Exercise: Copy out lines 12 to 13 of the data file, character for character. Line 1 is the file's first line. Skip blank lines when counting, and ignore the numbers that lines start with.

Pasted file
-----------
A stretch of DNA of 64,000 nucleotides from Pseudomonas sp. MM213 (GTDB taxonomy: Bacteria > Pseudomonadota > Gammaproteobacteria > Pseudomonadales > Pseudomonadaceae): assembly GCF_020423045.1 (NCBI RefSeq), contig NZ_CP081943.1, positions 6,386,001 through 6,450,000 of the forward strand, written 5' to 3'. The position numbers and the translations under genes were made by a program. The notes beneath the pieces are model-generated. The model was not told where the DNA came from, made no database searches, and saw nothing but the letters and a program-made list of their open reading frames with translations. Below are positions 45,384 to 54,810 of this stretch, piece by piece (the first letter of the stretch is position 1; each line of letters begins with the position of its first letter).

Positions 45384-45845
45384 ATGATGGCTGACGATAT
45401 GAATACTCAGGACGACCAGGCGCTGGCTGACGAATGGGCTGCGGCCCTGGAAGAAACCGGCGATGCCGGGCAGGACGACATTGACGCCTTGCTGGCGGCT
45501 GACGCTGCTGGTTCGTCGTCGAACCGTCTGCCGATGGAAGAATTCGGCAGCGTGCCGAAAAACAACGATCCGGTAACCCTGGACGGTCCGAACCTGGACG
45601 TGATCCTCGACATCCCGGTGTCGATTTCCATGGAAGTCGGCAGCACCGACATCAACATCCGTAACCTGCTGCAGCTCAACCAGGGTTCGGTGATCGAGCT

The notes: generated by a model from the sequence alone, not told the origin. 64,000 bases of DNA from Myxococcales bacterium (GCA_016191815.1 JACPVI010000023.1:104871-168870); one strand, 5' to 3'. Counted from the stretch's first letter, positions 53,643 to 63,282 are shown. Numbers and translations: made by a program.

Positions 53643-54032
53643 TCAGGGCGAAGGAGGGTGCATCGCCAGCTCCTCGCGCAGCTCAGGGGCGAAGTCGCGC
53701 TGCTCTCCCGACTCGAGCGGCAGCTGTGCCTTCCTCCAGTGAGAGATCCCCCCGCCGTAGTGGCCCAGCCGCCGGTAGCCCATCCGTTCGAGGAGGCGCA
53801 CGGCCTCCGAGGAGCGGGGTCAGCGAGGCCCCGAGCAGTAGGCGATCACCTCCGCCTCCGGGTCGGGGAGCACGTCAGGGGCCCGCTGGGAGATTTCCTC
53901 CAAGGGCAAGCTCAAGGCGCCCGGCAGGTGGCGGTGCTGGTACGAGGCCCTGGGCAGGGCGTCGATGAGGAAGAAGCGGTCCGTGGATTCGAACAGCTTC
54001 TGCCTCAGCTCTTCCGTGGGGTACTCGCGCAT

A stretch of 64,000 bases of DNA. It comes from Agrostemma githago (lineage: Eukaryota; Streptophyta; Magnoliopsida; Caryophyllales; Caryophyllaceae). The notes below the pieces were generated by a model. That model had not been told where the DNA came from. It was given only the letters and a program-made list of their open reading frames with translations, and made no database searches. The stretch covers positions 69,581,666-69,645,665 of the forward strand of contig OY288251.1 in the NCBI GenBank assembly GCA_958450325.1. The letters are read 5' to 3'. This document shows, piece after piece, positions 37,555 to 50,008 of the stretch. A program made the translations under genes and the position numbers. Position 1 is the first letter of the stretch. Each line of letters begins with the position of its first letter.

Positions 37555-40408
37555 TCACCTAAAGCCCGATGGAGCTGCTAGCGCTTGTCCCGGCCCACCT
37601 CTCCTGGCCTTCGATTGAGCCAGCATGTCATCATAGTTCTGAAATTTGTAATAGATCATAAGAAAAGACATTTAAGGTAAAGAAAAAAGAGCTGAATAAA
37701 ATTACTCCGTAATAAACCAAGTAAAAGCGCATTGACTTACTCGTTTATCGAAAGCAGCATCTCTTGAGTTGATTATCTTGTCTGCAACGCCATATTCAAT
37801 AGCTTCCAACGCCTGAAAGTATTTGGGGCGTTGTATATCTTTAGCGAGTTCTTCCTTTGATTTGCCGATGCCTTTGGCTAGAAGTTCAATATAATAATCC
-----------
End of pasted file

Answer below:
53901 CAAGGGCAAGCTCAAGGCGCCCGGCAGGTGGCGGTGCTGGTACGAGGCCCTGGGCAGGGCGTCGATGAGGAAGAAGCGGTCCGTGGATTCGAACAGCTTC
54001 TGCCTCAGCTCTTCCGTGGGGTACTCGCGCAT